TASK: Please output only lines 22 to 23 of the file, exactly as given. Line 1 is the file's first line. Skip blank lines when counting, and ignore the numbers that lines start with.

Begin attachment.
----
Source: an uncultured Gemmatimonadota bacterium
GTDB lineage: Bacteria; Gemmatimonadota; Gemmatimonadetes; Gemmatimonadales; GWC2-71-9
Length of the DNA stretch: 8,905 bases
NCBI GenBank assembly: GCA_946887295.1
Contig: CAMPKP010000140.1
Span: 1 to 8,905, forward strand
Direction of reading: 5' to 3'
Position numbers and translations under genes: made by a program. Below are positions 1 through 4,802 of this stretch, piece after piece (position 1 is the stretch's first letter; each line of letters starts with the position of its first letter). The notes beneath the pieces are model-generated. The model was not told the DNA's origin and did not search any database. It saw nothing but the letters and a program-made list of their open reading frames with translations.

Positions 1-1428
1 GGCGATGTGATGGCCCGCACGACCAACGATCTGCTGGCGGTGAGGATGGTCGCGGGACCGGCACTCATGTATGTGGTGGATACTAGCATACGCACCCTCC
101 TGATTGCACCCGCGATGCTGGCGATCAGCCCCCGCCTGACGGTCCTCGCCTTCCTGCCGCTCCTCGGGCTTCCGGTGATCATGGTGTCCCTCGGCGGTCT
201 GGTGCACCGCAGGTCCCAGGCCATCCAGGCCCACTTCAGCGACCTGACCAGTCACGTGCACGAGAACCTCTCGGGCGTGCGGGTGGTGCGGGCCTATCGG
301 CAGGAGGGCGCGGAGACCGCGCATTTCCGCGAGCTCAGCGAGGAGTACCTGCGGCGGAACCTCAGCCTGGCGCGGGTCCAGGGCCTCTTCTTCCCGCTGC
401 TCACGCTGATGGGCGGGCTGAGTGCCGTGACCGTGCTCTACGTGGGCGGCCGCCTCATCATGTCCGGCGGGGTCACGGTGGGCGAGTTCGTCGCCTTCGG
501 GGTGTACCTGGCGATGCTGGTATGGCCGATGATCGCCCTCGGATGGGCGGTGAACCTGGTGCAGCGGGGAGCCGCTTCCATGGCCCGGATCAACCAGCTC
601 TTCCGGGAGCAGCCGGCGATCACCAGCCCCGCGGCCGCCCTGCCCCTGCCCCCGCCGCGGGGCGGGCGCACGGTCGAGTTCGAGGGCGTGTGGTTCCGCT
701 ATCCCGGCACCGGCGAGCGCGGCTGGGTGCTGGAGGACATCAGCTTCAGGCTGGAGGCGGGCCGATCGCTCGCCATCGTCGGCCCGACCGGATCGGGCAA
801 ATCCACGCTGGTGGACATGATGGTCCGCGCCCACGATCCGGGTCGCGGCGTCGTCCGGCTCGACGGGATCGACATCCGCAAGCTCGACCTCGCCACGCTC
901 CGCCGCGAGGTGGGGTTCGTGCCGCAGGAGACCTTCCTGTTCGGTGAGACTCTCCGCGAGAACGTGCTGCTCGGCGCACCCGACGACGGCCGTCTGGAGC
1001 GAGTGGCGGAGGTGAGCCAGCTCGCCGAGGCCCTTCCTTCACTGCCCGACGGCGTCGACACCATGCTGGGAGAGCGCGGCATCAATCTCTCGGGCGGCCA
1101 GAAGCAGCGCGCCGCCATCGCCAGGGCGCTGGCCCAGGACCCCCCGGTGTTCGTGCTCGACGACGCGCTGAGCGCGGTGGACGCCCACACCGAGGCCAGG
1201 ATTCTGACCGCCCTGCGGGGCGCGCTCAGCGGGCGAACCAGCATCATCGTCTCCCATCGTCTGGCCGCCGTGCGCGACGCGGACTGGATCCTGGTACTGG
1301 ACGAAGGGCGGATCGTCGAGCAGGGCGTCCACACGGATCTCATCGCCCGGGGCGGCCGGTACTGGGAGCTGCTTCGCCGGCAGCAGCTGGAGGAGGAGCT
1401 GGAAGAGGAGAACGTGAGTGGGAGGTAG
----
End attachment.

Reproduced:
1201 ATTCTGACCGCCCTGCGGGGCGCGCTCAGCGGGCGAACCAGCATCATCGTCTCCCATCGTCTGGCCGCCGTGCGCGACGCGGACTGGATCCTGGTACTGG
1301 ACGAAGGGCGGATCGTCGAGCAGGGCGTCCACACGGATCTCATCGCCCGGGGCGGCCGGTACTGGGAGCTGCTTCGCCGGCAGCAGCTGGAGGAGGAGCT